How to stop NFL's top passers

Attempting to stop Peyton Manning's Broncos or Drew Brees' Saints is no easy task. Getty Images, USA TODAY Sports

Most defensive coaches and players are fighting a losing battle against offenses and the NFL in general. Each offseason, they operate under labor rules promoting what is most important to offenses (timing) and limiting what is most important to defenses (physical play). Then, when the season gets going, defenses live by playing rules increasingly shaded to protect quarterbacks and receivers. Meanwhile, colleges keep turning out quarterbacks with the skills to succeed in the pro game.

That context explains why multiple passing records have fallen during the first two weeks of the 2013 regular season, including the single-game TD passing record, which Peyton Manning tied by tossing seven scores in Week 1.

So what is a defense to do when facing the Denver Broncos, Green Bay Packers, Atlanta Falcons or New Orleans Saints? ESPN.com's Mike Sando and Matt Williamson search for answers to stop each of these offenses in their Week 3 conversation.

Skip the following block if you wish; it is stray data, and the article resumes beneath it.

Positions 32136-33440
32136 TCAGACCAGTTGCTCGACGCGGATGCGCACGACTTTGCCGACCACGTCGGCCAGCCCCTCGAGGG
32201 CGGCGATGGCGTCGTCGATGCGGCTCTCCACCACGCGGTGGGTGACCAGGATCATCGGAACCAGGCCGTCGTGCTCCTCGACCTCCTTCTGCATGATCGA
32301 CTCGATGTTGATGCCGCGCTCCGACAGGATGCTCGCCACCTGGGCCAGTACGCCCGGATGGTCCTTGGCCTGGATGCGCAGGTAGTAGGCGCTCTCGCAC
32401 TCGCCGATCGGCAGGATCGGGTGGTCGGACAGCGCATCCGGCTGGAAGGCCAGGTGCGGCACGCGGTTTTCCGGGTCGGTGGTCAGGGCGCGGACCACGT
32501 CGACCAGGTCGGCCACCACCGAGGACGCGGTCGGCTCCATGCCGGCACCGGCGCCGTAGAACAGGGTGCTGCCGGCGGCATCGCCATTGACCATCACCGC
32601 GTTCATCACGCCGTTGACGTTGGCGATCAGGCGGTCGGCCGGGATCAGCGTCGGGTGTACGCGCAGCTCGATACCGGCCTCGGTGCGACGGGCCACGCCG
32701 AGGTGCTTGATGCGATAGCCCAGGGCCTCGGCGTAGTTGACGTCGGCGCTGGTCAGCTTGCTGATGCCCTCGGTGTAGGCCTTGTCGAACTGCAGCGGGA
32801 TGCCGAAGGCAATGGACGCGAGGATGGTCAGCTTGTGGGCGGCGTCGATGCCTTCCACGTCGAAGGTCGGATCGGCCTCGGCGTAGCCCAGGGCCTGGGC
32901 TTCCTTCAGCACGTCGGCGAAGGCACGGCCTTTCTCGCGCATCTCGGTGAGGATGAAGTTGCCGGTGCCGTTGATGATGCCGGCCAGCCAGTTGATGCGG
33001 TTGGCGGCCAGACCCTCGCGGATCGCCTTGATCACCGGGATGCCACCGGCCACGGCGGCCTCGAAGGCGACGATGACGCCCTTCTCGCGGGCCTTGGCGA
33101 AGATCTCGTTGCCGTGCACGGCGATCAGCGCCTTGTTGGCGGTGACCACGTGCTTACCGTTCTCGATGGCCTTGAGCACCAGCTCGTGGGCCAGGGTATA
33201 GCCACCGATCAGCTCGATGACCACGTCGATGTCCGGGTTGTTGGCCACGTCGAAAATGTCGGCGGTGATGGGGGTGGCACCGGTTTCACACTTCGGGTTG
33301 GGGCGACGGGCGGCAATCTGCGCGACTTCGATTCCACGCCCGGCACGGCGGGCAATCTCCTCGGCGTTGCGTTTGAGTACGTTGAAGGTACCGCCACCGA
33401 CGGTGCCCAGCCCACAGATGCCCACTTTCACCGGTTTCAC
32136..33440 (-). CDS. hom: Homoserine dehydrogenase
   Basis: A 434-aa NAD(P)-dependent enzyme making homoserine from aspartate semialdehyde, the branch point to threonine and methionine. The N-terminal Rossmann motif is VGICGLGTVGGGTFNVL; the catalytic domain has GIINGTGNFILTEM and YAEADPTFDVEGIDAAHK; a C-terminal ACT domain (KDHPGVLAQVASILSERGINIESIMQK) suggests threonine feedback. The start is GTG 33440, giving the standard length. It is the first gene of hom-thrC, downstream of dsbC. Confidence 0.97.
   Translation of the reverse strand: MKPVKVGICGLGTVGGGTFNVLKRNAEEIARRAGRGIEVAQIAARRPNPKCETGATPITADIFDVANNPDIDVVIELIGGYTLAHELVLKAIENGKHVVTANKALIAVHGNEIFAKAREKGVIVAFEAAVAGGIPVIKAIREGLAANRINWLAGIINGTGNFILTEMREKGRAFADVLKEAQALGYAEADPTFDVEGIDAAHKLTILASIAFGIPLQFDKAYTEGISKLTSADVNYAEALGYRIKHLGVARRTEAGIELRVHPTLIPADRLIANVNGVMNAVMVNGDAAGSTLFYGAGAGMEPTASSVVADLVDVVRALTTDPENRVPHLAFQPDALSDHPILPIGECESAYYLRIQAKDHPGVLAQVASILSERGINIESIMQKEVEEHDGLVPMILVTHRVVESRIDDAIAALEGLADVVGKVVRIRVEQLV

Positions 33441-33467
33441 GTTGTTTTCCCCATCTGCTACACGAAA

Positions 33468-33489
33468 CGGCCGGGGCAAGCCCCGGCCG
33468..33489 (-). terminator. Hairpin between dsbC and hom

Slowing the Broncos

Sando: We excluded New England from this conversation because the Patriots have serious issues on offense right now. They rank 28th, one spot lower than the New York Jets, in yards per pass drop-back. Meanwhile, their former top receiver, Wes Welker, has three touchdown receptions in his first two games with the Broncos. But there is at least one potential problem, as the Broncos just lost left tackle Ryan Clady for the season. Is that a big deal?

Williamson: The deep-passing game requires offensive linemen to hold up longer, but at this stage, that isn't a big part of Manning's game. While we're looking for weaknesses, I'd say where Manning is worst is arm-strength throws. I don't think Peyton throws the ball well at this point in his career. If he has to drive deep outs or deep digs over the middle, or comebacks where you fit it into a tough spot -- or late in the year in Denver when the wind is kicking up -- that is a trouble spot.